White House Press Secretary Robert Gibbs Monday briefing.

Gibbs did not walk out wearing the Canadian Hockey sweater.  The suit-wearing press secretary told reporters, he is still in the process of coordinating receipt of the sweater from his Canadian counterpart.  "The Canadians have kept in very close contact for this." 

President Obama will welcome President of El Salvador to the White House on Monday, March 8th

Health care:  Look for an announcement Wednesday from the President on how to move forward.  Gibbs says the Republicans could decide not to filibuster.

President's Health:  Gibbs says the President has eaten more deserts this year.  "If it's available, you're more likely to -- you're more likely to eat it. And I think he's had more access to sweets and desserts in the past year than he -- look, those guys make good desserts over there. And I think he's on more than one occasion sampled more than he needed to."  The President told  Gibbs on Marine One Sunday after his physical that he more finds himself pushing away the pie plate more often.  "You all think he eats carrots and celery, but there is a lot more cheeseburgers and pie."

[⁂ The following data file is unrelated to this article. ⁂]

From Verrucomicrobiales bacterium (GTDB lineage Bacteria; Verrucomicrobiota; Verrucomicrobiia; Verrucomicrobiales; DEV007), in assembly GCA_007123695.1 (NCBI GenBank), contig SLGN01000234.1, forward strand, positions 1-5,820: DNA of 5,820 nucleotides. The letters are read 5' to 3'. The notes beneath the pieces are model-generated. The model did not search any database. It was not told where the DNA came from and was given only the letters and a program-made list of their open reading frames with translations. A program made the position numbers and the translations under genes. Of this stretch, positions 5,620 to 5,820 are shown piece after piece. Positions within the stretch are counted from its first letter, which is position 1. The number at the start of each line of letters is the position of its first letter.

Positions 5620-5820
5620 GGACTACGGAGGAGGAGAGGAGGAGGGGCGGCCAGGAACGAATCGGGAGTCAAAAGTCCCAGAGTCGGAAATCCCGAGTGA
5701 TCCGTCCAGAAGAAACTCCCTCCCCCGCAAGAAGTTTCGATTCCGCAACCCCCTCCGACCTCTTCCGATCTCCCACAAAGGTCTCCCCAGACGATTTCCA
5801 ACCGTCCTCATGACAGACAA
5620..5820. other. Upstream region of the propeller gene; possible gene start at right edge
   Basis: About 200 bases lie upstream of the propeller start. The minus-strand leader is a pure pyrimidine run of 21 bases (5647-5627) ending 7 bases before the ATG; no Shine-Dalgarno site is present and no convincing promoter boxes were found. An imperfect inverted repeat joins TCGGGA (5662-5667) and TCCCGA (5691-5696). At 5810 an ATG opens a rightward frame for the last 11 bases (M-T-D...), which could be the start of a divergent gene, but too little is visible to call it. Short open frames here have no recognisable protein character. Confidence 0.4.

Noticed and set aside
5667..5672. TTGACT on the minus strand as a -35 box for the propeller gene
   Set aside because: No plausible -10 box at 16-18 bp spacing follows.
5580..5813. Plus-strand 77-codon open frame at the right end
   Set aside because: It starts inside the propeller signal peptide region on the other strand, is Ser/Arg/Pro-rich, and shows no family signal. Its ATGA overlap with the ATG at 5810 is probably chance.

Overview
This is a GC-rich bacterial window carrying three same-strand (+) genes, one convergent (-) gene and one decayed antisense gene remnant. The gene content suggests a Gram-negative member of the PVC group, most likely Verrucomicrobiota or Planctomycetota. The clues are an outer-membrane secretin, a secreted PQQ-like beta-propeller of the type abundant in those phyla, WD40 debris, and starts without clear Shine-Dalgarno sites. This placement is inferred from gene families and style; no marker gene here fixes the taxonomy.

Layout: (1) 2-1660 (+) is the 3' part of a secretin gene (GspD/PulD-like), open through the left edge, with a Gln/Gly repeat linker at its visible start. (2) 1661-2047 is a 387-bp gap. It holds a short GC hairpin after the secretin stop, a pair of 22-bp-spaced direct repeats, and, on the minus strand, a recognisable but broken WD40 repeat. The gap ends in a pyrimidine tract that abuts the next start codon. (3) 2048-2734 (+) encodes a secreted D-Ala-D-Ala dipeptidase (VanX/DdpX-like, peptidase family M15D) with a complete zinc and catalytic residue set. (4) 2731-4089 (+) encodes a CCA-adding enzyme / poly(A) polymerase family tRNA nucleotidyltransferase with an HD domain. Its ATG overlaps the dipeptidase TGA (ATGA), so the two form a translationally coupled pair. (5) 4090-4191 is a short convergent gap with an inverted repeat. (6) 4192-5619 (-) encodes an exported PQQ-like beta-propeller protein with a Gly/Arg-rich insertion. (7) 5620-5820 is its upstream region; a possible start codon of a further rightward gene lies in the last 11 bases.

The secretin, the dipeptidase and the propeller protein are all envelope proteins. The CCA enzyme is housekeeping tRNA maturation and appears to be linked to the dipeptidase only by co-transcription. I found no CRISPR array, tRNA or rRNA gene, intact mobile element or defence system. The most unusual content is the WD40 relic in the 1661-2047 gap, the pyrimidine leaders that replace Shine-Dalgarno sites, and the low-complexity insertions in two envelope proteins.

Smoking: The President continues to chew nicotine gum.   Gibbs says the President has quit smoking but "like anyone he falls off the wagon." Gibbs says the President "works hard at it and continues to struggle with it."  Gibbs added he does not know who the President "bums" cigarettes from or where the President smokes.  At one point during the campaign, President Obama admits he was smoking about 5-6 cigarettes a day but Gibbs says he's not aware that the President is up to that amount. 

Jobs:  During the President's upcoming Tuesday trip to Savannah, GA, he will visit a couple of businesses and will discuss jobs and weather retrofitting.

Health Care proposal:  Gibbs agrees with House Speaker Nancy Pelosi's assessment that the proposal will be smaller.  Major Garrett asks Gibbs about Warren Buffett saying to scrap the current bill and start over.  Gibbs says it's more about what we don't do.  "The cost of doing nothing on health care.  We know what that means...It doesn't mean alot to Warren Buffet if we do nothing because he's okay." 

Senator Jim Bunning (R-KY):  "What we're trying to draw attention to is hundreds of thousands of people who have lost their jobs and benefits and one person is trying to disrupt the process."  Click here to find out more about the White House objections with Senator Bunning.